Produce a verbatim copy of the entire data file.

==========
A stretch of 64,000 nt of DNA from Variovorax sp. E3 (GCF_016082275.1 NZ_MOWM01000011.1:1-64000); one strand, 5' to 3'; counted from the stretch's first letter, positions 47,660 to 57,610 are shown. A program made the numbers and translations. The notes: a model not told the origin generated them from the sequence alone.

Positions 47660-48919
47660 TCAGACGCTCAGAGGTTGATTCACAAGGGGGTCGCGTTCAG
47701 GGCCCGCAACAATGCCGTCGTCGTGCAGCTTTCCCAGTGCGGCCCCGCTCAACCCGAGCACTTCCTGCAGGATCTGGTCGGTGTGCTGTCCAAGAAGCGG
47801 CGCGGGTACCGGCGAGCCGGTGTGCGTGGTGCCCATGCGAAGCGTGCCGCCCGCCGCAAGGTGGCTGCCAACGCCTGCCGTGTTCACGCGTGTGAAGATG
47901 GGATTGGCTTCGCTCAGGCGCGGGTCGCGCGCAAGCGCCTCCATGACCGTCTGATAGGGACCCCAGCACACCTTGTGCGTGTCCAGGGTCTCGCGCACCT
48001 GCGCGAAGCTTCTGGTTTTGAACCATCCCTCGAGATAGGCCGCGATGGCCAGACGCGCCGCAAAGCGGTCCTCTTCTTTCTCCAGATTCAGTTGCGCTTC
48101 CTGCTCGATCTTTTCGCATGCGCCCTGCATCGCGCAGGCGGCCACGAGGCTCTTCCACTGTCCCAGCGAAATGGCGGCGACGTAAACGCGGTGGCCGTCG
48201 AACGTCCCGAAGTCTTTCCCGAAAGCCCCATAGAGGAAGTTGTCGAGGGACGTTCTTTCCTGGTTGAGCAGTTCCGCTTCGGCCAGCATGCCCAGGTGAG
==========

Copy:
A stretch of 64,000 nt of DNA from Variovorax sp. E3 (GCF_016082275.1 NZ_MOWM01000011.1:1-64000); one strand, 5' to 3'; counted from the stretch's first letter, positions 47,660 to 57,610 are shown. A program made the numbers and translations. The notes: a model not told the origin generated them from the sequence alone.

Positions 47660-48919
47660 TCAGACGCTCAGAGGTTGATTCACAAGGGGGTCGCGTTCAG
47701 GGCCCGCAACAATGCCGTCGTCGTGCAGCTTTCCCAGTGCGGCCCCGCTCAACCCGAGCACTTCCTGCAGGATCTGGTCGGTGTGCTGTCCAAGAAGCGG
47801 CGCGGGTACCGGCGAGCCGGTGTGCGTGGTGCCCATGCGAAGCGTGCCGCCCGCCGCAAGGTGGCTGCCAACGCCTGCCGTGTTCACGCGTGTGAAGATG
47901 GGATTGGCTTCGCTCAGGCGCGGGTCGCGCGCAAGCGCCTCCATGACCGTCTGATAGGGACCCCAGCACACCTTGTGCGTGTCCAGGGTCTCGCGCACCT
48001 GCGCGAAGCTTCTGGTTTTGAACCATCCCTCGAGATAGGCCGCGATGGCCAGACGCGCCGCAAAGCGGTCCTCTTCTTTCTCCAGATTCAGTTGCGCTTC
48101 CTGCTCGATCTTTTCGCATGCGCCCTGCATCGCGCAGGCGGCCACGAGGCTCTTCCACTGTCCCAGCGAAATGGCGGCGACGTAAACGCGGTGGCCGTCG
48201 AACGTCCCGAAGTCTTTCCCGAAAGCCCCATAGAGGAAGTTGTCGAGGGACGTTCTTTCCTGGTTGAGCAGTTCCGCTTCGGCCAGCATGCCCAGGTGAG